The prices that U.S. consumers found at the grocery store in April were up 1.2% year over year, a deceleration from the 3.3% year-over-year climb recorded in March, according to the Bureau of Labor Statistics' latest CPI report.
As more Americans get vaccinated against COVID-19, states relax capacity limits for food and drinking establishments and some workers return to offices, more consumers are venturing back into restaurants and other away-from-home eating venues—and that's limiting grocery retailers' pricing power, some analysts say.
In contrast, prices at restaurants (food away from home) were up 3.8% year over year in April after rising 3.7% in both February and March.
April's deceleration in price hikes for food at home comes as costs for producers and stores themselves are on the rise. The bureau's April producer price index, out May 13, will shed more light on inflationary conditions for producers, but as a snapshot, protein mega-producer Tyson Foods said earlier this week that it is seeing "substantial inflation" across its supply chain, with costs climbing for raw materials and animal feed, packaging, freight and labor.
"We certainly can't eat all the inflation that we're experiencing now," Tyson Chief Operating Officer Donnie King told investors and analysts in an earnings presentation, noting that the company is engaged in conversations with customers about the need to adjust their own pricing in light of cost inflation.
"Food at home's disappearing pricing power is a large problem, with input costs unlikely to relent," analysts with MKM Partners stated in a report following the release of April's CPI numbers. Retailers' fear of being unable to pass along higher costs to value-conscious consumers who are already beginning to decrease their dining-at-home occasions is likely to further stress thin margins in the industry. (In a webinar earlier this month, FMI–The Food Industry Association and market researcher IRI reported that 42% of households in March said they were preparing the vast majority of their meals (more than 90%) at home, vs. 58% who said the same in March 2020.)
Examining city and regional price increases for food at home can offer a better look at the situation for retailers as restaurants reopen, MKM Partners Executive Directors Bill Kirk and Brett Levy noted. "For instance, in the Northeast, where restrictions had been slower to lift, food-at-home inflation has fallen meaningfully from 2.5% [year over year] in 4Q to 1.2% [year over year] in March," they wrote. In New York, where the restaurant capacity limit rose to 50% in mid-March, they added, food-at-home prices rose 0.3% in April after climbing 2.7% in March and more than 4% as recently as November and December.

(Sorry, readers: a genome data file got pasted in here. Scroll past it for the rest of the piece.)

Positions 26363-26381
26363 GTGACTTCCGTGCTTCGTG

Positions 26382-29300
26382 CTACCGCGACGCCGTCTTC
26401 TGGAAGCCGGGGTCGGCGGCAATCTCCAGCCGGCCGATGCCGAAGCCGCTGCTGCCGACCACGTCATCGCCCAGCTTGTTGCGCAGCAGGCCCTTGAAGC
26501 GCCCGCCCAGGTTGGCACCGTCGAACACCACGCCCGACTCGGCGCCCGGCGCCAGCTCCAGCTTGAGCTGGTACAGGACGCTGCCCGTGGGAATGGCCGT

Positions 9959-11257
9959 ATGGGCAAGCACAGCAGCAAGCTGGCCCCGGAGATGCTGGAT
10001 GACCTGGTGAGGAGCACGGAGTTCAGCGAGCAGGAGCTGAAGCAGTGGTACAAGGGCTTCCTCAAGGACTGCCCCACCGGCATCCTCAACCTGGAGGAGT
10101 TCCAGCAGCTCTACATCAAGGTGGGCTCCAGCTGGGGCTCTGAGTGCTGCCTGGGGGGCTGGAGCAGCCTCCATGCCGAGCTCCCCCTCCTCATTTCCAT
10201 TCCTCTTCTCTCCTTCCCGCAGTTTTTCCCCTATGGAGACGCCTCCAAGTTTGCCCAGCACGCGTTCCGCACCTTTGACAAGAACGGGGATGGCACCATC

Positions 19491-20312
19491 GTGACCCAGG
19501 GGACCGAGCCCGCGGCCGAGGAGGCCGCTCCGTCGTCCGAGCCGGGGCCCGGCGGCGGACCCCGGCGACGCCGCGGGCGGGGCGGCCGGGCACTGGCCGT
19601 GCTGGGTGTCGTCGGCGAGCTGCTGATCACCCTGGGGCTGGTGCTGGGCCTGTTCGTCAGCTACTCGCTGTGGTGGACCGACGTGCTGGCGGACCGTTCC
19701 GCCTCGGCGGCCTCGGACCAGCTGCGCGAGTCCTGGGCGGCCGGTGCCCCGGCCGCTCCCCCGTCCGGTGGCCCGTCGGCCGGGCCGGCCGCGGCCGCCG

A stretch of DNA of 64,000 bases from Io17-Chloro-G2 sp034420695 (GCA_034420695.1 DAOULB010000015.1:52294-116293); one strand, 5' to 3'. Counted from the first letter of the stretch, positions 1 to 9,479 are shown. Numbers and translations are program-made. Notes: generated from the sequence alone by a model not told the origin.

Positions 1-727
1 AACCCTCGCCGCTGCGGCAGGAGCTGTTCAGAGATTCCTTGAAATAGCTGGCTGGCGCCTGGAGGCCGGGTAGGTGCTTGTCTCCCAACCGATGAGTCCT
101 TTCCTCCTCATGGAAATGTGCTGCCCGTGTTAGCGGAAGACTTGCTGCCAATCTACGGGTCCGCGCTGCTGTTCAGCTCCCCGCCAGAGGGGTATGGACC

Delving further into April's CPI numbers, grocery prices rose the most within the fruits and vegetables category: Produce prices were up 3.3% year over year in April vs. 3.8% in March.
Meats, poultry, fish and eggs saw the biggest pricing slowdown for the month, with prices climbing 2% year over year in April after gaining 5.4% year over year in March. Price hikes for all other categories slowed, too: Cereals/bakery products were up 0.1%, vs. 2.6% in March; dairy products were up 0.6%, vs. 1.6% in March; nonalcohol beverages were up 0.2%, vs. 3.2% in March; and other food-at-home products were up 0.4%, vs. 2.2% in March.
Regionally, grocery store prices climbed the most in the West in April (up 2.1% year over year), continuing a trend seen since August. By contrast, prices in the Northeast were flat in April and climbed a meager 0.6% in the Midwest. Price increases in the South, after being north of 3% for the past year, were up 1.6% in April.